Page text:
• Jonathan Ebrahimi

The Toronto Raptors as Pokemon

Terrence Ross – Snorlax

There are some nights that Terrence Ross looks like a future all-star (see his 51-point explosion against the Clippers in 2014). But unfortunately, there are nights when the shooting guard looks asleep on the court. This is exactly like Snorlax. When Snorlax is awake it is powerful and highly capable, it’s just too bad it spends most of its time fast asleep! Terrence Ross has all the tools to be great – a sweet looking jump shot, a 38-inch vertical leap, the athleticism to get to the foul line – but he can only reach his potential if he wakes up when he’s on the floor.

Patrick Patterson – Tauros

The ultimate team player. Tauros aren’t great alone, but as a herd they are destructive. This is a perfect representation of Patterson’s game. He’s limited offensively and a serviceable man-to-man defender. In a team setting, however, Patterson’s game becomes exponentially more valuable. He can space the floor with outside shooting, hit the boards, set perfect screens, and he is a great team defender, having the ability to switch onto guards and play the passing lanes.

Corey Joseph – Electabuzz

Solid and dependable, Corey Joseph isn’t going to blow you away with his skill or athleticism. But when the Raptors need a spark from their second unit, they look to number six from “the 6”. Electabuzz isn’t the most powerful Pokémon, and is often overlooked, but given the opportunity it can certainly shock its opponents.

Demarre Carroll – Cloyster

Cloyster uses its overwhelming defensive ability to frustrate opponents, and when it sees an opportunity it has the ability to provide shattering offense. Such is the case with Demarre Carroll. When the Raptors signed Carroll to a 4 year, $60 million contract, they were primarily looking for an elite wing defender. But Carroll can be also a solid contributor offensively. A disciple of Mike Budenholzer’s fluid offensive system, Demarre will always look for the open man, moving the ball until he finds himself wide open from outside, where he connects on 40% of his 3-point attempts.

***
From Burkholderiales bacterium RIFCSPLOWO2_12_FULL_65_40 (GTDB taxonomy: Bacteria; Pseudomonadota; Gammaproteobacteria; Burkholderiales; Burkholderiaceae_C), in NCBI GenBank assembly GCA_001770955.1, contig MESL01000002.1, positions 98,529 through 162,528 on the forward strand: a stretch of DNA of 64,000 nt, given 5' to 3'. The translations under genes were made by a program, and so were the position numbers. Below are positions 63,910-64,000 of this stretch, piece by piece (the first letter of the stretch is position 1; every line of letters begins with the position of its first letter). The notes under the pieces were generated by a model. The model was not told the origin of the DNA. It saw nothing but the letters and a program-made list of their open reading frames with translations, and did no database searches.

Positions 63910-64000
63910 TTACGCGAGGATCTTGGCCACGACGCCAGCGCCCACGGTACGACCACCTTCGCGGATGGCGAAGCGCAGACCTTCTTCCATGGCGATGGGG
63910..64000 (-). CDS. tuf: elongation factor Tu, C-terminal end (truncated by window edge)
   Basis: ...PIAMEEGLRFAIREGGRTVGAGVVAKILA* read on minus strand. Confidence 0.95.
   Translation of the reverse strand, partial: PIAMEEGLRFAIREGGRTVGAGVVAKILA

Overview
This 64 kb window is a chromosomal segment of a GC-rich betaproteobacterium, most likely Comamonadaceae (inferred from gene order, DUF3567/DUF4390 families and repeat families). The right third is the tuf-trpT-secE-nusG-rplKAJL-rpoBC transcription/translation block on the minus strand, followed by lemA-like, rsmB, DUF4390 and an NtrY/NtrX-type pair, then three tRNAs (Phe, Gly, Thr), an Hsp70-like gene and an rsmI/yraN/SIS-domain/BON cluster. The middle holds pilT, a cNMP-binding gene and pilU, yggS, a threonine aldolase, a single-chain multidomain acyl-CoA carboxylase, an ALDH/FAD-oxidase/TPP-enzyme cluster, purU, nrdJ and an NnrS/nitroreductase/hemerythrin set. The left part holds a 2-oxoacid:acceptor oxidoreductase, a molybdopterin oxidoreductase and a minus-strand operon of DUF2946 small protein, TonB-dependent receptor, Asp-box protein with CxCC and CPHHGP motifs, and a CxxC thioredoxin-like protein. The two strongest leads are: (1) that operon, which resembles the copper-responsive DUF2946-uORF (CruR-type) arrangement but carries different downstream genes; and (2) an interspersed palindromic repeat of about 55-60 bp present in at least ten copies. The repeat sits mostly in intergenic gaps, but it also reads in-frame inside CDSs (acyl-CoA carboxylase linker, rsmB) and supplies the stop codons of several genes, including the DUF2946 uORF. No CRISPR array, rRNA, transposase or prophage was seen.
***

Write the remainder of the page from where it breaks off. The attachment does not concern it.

Jonas Valanciunas – Charmeleon

He’s one step away - one step away from becoming an all-star and reaching his potential. But that next step is a difficult step to make and we’ve seen players fail to make that leap so many times in the past. He’s talented, powerful and fervently wants to be great. But just as the potent and fiery Charmeleon is one step away from transforming into a ferocious Charizard, JV is still not quite there. We saw in this year’s playoffs just how good he can be, and if he does take that next step – watch out.

DeMar DeRozan – Hitmonlee

Hitmonlee is a very solid Pokémon - great physical stats, solid defensively and can be quite great offensively. There’s just one problem with Hitmonlee: it is offensively limited to kicks, and kicks alone. The only blemish in Demar Derozan’s game is that his offense is limited to mid-range jump shots and drives to the basket. Derozan’s shaky outside shooting is the only thing separating him from elite wing players like Paul George, James Harden and Jimmy Butler. He is still an all-star and a very good starting guard, but until he adds a 3-point shot to diversify his offense, he will remain just that - a very solid player.

Kyle Lowry – Arcanine

Arcanine is a strong, fast, and powerful Pokémon with a tiger-like mentality. It’s capable of eviscerating just about any opponent. However, it wasn’t always that way. Before it was Arcanine, it was Growlithe – a small, fragile Pokémon more comparable to a house cat than a tiger. This is similar to the career path of Kyle Lowry. Originally drafted by the Memphis Grizzlies in 2006, Kyle played 3 seasons as a back-up before getting traded to the Houston Rockets in 2009. In fact, Lowry didn’t even crack double-digit scoring numbers until his 6th season as a pro. It wasn’t until becoming a Toronto Raptor that Lowry began to flourish as a player. In his most recent 3 seasons Lowry was named an all-star on two occasions and has averaged 19PPG and 7APG. After a rocky start to his career, Lowry has become an elite force in the NBA’s Eastern conference.

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